UD: April 2016
The use of rattles in folk dances and rituals is recorded in cultures throughout the world, either hand-held or attached to ceremonial costumes to dictate the rhythm of ritual dances, and to summon or repel supernatural beings or demons.
Globular or pear-shaped rattles from Dowris (Co. Offaly), Ireland (c. 850 BC)
These three rattles, or ‘crotals’, were part of a large find of bronze metalwork made in Dowris bog in the mid-nineteenth century, which included weapons, tools and elaborate sheet metal vessels.
(See Eogan E. (1983), The hoards of the Irish Later Bronze Age (Dublin)
Bird-shaped ceramic rattle from Ichstedt (Ldkr. Kyffhäuserkreis), Germany (Late Bronze Age)
In Celtic Europe rattles appear in the Bronze Age, and by the La Têne period are recorded at sites throughout the continent. Logically, regional variations are to be observed in decoration and form, and rattles of both ceramic and metal have been discovered.
Decorated ceramic rattle from a Celtic (Vaccean) burial at the necropolis of Las Ruedas (Pintia), north-central Spain (2 c. BC).
Celtic rattles discovered in the Vaccean environment from the northern Iberian plateau have been dated between the end of the 3rd century BC and the beginning of the 1st century AD.
(see: Sanz Minguez C., Romero Carnicero F., De Pablo Martinez, R., Górriz Gañán C., Vaccean
Rattles. Toys or Magic Protectors?, in Jiménez Pasalodos Raquel, Till R., Howell M. (eds.),
Music and Ritual: Bridging Material and Living Cultures, Berlin, p. 257–283)
With eastern expansion, from the 4th century BC onwards, rattles also begin to appear at Celtic sites across eastern Europe. Examples include those from Bucsu in Hungary, Hanska-Toloacă in the Republic of Moldova, Buneşti-Avereşti in eastern Romania, Novo Mesto in Slovenia, Zvonimirovo in Croatia, and Kabyle in Bulgaria (Rustoiu A., Berecki S. (2015). A further example of such has recently been published from a Celtic burial at Fântânele – Dâmbu Popii in Romania, dating to the 3rd c. BC.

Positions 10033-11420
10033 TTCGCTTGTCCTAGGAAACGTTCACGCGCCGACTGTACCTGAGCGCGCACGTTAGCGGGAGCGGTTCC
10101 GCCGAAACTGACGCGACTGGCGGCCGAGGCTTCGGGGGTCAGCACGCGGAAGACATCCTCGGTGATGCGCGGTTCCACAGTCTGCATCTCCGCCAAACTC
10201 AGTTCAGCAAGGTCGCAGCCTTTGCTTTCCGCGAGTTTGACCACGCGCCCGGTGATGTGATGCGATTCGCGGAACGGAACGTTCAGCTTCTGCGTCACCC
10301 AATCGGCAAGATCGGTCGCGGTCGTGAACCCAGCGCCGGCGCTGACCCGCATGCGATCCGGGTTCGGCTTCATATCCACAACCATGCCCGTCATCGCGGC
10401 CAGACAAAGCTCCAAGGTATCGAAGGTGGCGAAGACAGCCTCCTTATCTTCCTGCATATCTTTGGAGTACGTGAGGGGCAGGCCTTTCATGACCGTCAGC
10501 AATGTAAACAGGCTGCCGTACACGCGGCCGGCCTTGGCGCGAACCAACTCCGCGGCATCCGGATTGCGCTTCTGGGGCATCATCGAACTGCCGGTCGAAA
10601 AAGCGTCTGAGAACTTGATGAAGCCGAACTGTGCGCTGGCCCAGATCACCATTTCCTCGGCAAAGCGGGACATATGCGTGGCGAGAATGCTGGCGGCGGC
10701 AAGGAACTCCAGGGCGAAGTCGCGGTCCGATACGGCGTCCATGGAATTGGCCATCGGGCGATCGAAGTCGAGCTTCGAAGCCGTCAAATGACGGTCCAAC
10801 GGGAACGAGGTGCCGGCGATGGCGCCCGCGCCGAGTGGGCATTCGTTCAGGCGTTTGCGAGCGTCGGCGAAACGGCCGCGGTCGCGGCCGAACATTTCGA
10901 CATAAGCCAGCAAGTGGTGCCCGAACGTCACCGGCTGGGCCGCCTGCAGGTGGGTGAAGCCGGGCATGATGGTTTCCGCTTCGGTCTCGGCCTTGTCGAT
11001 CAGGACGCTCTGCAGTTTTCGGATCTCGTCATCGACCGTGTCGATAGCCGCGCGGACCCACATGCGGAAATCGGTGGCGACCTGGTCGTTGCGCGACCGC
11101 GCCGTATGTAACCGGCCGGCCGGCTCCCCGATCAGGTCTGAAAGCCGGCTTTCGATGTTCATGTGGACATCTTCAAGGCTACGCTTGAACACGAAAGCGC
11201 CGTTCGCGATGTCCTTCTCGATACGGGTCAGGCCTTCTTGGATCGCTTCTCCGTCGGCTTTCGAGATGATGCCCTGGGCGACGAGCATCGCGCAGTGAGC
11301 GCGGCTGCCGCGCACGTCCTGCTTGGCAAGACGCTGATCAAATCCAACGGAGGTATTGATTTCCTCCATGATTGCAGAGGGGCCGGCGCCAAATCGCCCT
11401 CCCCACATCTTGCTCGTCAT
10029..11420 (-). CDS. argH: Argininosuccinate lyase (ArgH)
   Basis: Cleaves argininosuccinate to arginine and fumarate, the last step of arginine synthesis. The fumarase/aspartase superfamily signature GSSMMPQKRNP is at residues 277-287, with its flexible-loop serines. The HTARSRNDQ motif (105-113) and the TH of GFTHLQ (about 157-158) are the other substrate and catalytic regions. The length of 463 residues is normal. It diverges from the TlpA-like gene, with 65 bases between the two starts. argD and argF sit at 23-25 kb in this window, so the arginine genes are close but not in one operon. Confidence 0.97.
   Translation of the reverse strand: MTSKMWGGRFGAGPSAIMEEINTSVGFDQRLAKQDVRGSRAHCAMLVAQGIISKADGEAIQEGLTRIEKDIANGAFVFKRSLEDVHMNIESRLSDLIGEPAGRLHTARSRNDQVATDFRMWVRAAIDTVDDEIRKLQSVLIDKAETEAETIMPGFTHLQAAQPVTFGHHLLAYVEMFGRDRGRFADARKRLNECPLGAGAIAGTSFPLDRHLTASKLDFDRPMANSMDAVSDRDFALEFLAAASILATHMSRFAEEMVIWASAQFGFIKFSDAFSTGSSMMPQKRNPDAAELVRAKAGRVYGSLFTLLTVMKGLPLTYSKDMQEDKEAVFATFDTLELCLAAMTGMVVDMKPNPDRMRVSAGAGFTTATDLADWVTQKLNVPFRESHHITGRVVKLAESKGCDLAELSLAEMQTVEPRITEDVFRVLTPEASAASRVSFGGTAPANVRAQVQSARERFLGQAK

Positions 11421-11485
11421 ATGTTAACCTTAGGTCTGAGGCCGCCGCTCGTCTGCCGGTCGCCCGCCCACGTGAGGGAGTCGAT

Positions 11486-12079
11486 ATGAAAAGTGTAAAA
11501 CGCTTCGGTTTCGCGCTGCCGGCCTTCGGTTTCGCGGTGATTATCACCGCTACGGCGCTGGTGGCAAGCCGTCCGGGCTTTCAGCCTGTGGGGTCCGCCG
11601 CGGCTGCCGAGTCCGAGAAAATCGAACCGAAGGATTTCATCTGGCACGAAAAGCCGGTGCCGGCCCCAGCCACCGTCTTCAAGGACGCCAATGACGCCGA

The egg-shaped ceramic rattle from a Celtic burial at Fântânele
(After: Rustoiu A., Berecki S. (2015) The Magic of Sounds. A Ceramic Rattle from the La Tène Grave No. 1 at Fântânele – Dambu Popii and Its Functional and Symbolic Significance. In: Representations, Signs and Symbols. Proceedings of the Symposium on Religion and magic. Cluj-Napoca 2015. p. 259-274)
Rattles have been discovered in the burials of both Celtic adults and also in funerary contexts belonging to children or youngsters, logically indicating that they were regarded as having a protective and preventive function, regardless of the gender or age of the entombed.
An example of the manner in which such metal rattles were used in Celtic music and dance is provided by the modern custom of “Căluş” or “Căluşari” from Romania, which is a male dance related to pre-Christian solar cults. In this case, the rattles are strapped to the legs of the dancers and dictate the dance rhythm (op cit). Metal rattles quite similar to those used in today’s folk costumes have been discovered in Balkan Celtic funerary inventories, for example in Celtic warrior burials # 4 and 12 from Zvonimirovo in Croatia in which the rattles were, as in modern Romanian and Bulgarian folk dances, attached to the garment or the belt.
Metal rattle strapped on the leg of a modern “Căluşar” dancer from Romania, and a similar rattle discovered in a warrior burial (# 4) from the Celtic cemetery at Zvonimirovo, Croatia (2 c. BC)
( On the Celtic burials from Zvonimirovo see: https://balkancelts.wordpress.com/2014/01/18/the-celtic-burials-at-zvonimirovo-croatia/ )